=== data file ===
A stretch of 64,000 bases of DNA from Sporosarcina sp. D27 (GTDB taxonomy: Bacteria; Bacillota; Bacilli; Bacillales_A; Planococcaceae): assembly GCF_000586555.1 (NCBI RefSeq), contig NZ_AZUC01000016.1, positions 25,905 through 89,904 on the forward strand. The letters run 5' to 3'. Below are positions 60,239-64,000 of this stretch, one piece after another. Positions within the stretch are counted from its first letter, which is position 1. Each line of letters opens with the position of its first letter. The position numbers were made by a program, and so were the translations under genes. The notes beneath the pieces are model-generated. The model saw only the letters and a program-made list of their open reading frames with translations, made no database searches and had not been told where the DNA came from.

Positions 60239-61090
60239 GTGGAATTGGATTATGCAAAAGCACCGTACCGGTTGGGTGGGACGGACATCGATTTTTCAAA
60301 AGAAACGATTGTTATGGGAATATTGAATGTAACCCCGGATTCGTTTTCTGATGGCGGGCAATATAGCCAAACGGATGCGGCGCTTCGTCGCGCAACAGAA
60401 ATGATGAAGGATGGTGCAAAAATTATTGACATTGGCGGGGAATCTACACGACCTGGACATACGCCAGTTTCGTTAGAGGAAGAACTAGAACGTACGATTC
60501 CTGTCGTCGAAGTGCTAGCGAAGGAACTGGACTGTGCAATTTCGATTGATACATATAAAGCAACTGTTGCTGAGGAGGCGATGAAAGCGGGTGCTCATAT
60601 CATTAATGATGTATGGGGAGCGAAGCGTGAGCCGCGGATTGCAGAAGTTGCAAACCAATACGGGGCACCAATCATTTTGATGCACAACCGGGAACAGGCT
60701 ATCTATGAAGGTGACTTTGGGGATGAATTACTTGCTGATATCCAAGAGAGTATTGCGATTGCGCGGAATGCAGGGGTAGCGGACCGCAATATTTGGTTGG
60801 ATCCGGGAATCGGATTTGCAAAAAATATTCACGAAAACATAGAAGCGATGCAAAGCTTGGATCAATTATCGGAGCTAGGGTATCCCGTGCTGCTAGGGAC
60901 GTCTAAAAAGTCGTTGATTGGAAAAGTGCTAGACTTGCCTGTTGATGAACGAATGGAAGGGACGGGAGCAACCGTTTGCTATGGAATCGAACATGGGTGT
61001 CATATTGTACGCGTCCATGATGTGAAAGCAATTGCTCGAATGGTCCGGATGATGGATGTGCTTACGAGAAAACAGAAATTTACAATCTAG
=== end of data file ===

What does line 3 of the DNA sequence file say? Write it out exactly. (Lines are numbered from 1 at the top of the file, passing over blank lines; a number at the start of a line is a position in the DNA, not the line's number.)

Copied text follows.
60239 GTGGAATTGGATTATGCAAAAGCACCGTACCGGTTGGGTGGGACGGACATCGATTTTTCAAA